If you're ready to splurge on a high-end tactile option, we recommend Gateron Zealio V2 (67g) switches. While the comparatively less expensive Gazzew Boba U4T (62g) switches above are still our recommendation as the best pick for most people, Zealio V2s offer a different experience with a much snappier and unmistakable tactile bump. These switches also have a longer, more noticeable pre-travel, which is great if you appreciate the feeling of depressing a key a bit deeper into the keystroke before ramping up into the tactile point. Like the Boba U4Ts above, these switches are available in different switch weights, including 62g, 65g, 67g, and 78g variants. Lower spring weights tend to feel lighter and preserve as much tactility as possible, while heavier weight options add more resistance and cushion to the end of travel.
Ultimately, these are among the most tactile-feeling switches and are ideal if you're put off by the mushy quality that even most good-quality tactile switches exhibit. However, this unmatched tactility also comes at a pretty extreme price point, as these typically cost around $1 per switch. Additionally, while they're quite smooth and reasonably stable right out of the box, to make these switches feel like the premium-priced switches they are, they benefit a great deal if you take the time to film and lube them before rolling them out in your build.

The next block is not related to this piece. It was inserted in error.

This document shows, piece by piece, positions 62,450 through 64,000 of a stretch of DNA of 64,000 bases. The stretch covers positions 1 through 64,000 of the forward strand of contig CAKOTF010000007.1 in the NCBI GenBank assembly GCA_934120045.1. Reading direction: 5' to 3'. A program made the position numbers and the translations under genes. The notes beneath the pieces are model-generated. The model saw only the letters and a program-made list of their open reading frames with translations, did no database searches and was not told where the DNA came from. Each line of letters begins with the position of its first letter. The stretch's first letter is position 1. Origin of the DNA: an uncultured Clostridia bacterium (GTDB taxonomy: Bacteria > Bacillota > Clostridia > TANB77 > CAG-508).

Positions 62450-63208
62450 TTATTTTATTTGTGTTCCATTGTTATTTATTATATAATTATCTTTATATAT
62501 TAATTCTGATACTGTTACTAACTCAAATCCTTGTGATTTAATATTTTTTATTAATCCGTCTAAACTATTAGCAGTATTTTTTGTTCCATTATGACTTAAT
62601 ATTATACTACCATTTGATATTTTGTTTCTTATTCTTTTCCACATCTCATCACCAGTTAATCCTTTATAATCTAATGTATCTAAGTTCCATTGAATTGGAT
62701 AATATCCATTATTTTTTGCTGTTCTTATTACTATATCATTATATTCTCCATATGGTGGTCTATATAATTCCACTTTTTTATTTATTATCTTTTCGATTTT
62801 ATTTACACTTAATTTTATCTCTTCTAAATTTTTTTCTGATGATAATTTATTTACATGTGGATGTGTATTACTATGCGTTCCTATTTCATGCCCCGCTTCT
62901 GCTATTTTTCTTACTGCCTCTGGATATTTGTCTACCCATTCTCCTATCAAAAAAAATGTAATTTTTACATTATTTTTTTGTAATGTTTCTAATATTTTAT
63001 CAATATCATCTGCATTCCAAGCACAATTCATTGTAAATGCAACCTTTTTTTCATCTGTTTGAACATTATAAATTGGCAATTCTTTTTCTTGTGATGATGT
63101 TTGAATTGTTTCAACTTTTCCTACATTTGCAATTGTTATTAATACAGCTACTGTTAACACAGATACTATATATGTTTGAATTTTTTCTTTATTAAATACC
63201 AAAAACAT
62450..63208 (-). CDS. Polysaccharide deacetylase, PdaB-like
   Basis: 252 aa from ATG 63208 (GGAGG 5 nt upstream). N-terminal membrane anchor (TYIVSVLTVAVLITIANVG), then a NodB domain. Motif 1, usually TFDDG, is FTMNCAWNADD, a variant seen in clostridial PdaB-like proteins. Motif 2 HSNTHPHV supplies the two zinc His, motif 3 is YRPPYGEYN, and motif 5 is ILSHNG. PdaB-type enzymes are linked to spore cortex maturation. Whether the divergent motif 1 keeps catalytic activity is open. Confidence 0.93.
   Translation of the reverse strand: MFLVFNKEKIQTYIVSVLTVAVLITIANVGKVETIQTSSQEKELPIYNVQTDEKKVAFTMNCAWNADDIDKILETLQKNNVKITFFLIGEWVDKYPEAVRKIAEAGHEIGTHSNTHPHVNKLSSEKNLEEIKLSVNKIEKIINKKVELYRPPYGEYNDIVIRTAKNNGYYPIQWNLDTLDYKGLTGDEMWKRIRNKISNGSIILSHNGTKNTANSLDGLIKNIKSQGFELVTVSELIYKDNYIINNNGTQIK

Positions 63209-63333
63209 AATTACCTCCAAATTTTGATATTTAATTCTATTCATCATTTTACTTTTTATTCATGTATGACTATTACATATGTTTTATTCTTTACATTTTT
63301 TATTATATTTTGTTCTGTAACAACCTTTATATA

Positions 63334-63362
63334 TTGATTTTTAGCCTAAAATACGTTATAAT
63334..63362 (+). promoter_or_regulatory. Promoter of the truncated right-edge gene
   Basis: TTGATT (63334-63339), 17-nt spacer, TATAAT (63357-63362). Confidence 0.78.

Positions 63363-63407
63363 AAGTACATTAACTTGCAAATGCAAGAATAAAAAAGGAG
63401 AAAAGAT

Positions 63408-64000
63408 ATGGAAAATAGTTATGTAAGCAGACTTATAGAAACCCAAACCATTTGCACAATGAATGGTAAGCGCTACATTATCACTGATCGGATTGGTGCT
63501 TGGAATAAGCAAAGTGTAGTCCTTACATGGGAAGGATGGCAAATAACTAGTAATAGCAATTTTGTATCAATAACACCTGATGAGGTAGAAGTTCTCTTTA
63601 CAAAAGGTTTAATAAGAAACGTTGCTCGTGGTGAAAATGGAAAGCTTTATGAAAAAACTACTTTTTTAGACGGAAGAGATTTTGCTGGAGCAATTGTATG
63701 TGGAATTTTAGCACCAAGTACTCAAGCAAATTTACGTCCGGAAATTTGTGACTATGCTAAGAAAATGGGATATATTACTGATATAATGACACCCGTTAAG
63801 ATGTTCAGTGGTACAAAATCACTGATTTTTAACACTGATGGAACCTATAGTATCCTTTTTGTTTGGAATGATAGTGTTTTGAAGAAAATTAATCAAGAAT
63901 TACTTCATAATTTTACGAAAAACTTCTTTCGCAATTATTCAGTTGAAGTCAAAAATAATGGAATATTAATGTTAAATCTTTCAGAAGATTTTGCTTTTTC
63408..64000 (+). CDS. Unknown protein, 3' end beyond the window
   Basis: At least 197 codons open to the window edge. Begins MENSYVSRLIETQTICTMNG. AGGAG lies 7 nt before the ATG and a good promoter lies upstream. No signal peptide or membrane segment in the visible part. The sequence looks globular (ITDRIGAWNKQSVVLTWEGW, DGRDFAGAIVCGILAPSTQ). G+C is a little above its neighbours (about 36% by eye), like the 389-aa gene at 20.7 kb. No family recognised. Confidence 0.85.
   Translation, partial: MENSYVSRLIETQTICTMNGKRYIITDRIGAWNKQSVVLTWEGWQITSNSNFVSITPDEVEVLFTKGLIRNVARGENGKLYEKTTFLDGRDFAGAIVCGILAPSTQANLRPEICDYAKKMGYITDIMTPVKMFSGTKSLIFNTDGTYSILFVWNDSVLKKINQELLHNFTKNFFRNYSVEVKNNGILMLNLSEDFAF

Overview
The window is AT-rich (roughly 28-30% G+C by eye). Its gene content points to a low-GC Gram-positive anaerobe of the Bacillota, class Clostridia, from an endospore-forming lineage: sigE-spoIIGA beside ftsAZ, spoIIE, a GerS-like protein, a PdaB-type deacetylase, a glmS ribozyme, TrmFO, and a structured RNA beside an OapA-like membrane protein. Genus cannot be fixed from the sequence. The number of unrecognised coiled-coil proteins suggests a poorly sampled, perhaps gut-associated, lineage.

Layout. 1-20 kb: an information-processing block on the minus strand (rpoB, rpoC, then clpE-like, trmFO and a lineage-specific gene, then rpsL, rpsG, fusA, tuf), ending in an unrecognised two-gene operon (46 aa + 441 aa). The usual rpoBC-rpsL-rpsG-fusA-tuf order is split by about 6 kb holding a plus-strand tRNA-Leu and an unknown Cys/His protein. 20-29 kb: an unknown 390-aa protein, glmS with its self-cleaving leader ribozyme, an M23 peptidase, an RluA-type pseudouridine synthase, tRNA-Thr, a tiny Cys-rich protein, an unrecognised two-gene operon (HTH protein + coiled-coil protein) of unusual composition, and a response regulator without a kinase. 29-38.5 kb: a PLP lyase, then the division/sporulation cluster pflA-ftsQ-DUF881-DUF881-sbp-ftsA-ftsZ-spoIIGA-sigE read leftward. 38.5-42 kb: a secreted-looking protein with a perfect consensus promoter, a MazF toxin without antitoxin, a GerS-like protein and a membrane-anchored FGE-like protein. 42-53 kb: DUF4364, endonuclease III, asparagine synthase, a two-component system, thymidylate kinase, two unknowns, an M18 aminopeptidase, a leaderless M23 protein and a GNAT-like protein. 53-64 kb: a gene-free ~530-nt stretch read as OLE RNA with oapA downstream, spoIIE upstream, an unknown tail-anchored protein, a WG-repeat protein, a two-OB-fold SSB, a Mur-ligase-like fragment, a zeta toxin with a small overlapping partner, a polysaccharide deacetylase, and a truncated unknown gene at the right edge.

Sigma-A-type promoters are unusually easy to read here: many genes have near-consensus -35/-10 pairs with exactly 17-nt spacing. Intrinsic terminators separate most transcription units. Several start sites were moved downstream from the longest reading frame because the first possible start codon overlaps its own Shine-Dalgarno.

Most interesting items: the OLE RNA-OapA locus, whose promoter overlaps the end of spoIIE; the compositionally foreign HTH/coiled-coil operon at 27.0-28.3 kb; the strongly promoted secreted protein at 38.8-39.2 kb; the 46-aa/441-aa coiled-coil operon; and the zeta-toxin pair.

At a mid-range price point, we recommend Durock Sunflower/POM T1 switches. These switches mix up some of the standout aspects of our top two picks with a relatively immediate pre-travel leading into the bump and a sharp, satisfying tactile action that isn't too heavy-feeling. They also have a widely-liked sound profile that most people find is a bit more energetic and high-pitched, with a 'clacky' signature compared to the deeper 'thocky' Gazzew Boba U4T (62g) switches above.
The only downside for these switches is that while they generally have very little stem wobble, some people find they can be slightly wobbly in switch sockets, and there's a slight metallic spring ping aspect to the overall sound profile. That said, the upper housing is made of POM plastic, which does tend to get a bit smoother over time, but the prevailing wisdom is that these switches need a bit of lube to come into their own.
For a budget pick, we recommend the Akko V3 Cream Blue Pro. These switches are medium-weight tactiles with a very early rise into a satisfying tactile bump. They're more expensive than the previous-generation Akko V3 Cream Blue switches, but we think the small jump in price is worth it. Improvements with this version include a new dustproof stem cover that adds a bit of overall stem stability. These switches are also newly lubed from the factory, making a considerable difference in how smooth these feel right out of the box.